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Shuttle Upper Atmosphere Mass Spectrometer

The SUMS experiment will obtain measurements of free-stream density during atmospheric entry in the hypersonic, rarefied flow regime. These measurements, combined with acceleration measurements from the companion high-resolution accelerometer package experiment, will allow calculation of orbiter aerodynamic coefficients in the flow regime previously inaccessible to experimental and analytic techniques. SUMS complements SEADS by providing data at higher altitudes. The resultant flight data base will aid in future development of analysis techniques and laboratory facilities for predicting winged-entry-vehicle performance in hypersonic rarefied flow. Furthermore, SUMS will measure equilibrium gas composition at the inlet port, making the experiment a pathfinder for future mass spectrometer application in the study of aerothermodynamic properties of the transition flow field.

The SUMS experiment system consists of a sample orifice, an inlet system and a mass spectrometer. The sample orifice penetrates a thermal tile just aft of the fuselage stagnation point and just forward of the orbiter nose wheel well. The orifice is connected to the inlet system by a short tube through the forward nose wheel well bulkhead. The inlet system is connected through a longer tube to the mass spectrometer, which is mounted above the inlet system on the forward nose wheel well bulkhead. SUMS is designed for easy removal and reinstallation between flights to accommodate modification or repair.

The mass spectrometer is a flight spare unit from the Viking project's upper atmosphere mass spectrometer system. The unit has been modified to be compatible with the orbiter's mechanical, electrical and data systems. The mass spectrometer measures gases from hydrogen through carbon dioxide at a five-second rate. The inlet system contains two switchable flow restrictors that expand the measurement range of the mass spectrometer and position its measurement interval over the desired altitude range. Data from SUMS are output to the OEX data system for recording during flight operation.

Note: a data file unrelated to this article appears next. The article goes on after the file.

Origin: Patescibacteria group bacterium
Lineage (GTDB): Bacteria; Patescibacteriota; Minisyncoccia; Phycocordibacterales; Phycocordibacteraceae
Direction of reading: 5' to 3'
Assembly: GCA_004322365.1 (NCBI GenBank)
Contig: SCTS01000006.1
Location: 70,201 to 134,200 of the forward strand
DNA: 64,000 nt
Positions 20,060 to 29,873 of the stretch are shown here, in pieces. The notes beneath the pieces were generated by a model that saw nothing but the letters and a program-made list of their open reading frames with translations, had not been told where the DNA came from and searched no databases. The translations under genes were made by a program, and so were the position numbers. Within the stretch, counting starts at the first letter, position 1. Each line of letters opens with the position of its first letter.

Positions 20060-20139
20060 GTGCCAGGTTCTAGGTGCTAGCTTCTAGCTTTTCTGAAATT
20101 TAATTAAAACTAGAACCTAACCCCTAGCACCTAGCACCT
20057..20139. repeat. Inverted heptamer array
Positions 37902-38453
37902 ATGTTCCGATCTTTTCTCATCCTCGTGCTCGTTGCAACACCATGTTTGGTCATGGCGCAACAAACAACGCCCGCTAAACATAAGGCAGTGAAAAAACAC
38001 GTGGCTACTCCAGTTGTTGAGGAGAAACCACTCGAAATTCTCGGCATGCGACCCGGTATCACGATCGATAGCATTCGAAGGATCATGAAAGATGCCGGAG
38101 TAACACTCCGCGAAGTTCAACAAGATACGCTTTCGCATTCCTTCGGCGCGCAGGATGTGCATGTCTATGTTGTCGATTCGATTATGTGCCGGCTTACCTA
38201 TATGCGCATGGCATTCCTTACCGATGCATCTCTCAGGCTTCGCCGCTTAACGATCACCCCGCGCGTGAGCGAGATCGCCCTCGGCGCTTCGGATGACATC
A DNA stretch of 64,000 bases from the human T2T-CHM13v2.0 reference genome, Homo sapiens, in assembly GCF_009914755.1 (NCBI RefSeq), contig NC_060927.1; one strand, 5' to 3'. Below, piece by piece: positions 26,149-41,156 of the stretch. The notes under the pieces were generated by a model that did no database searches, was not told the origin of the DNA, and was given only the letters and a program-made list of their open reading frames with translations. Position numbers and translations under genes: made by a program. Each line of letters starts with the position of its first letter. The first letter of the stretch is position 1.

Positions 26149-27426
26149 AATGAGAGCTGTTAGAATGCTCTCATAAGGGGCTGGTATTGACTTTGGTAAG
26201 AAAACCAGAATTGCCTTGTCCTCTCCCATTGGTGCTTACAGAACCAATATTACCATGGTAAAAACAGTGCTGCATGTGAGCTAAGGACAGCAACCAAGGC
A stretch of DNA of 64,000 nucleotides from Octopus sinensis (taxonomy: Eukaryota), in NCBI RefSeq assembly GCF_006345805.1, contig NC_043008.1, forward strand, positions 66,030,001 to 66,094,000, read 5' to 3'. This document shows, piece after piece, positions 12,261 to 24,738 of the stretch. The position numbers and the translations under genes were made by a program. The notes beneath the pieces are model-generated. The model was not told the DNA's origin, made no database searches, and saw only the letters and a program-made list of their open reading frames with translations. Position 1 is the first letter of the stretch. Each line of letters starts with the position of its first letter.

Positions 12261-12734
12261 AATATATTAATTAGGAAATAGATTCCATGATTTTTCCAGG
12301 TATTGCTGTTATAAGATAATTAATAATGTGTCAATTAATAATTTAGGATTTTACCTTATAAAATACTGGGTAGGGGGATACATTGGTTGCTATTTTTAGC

SUMS is controlled by stored commands that are transmitted to the orbiter during flight and by internal software logic. Application of power for vacuum maintenance or for normal operation is controlled by stored commands; while internal control of system operation, such as opening and closing valves, is performed by preprogrammed logic. SUMS will be powered on shortly before deorbit burn initiation and will sample the inlet gases down to an altitude of 40 nautical miles. At an altitude of about 59 nautical miles, the range valve will close to switch between the two flow restrictors. At 59 nautical miles, the inlet valve and protection valve will close; but the mass spectrometer will continue to operate until landing, observing the pump-down and background signals after entry.

Operation of SUMS on repeated shuttle flights will not only build a substantial body of aerothermodynamic data for future winged-entry-vehicle design applications, but also add to the knowledge of mass spectrometer applications in aerothermodynamic research. As a further benefit, data will be obtained on atmospheric properties in the altitude range where experimental data are, to date, extremely sparse.


Curator: Kim Dismukes | Responsible NASA Official: John Ira Petty | Updated: 04/07/2002
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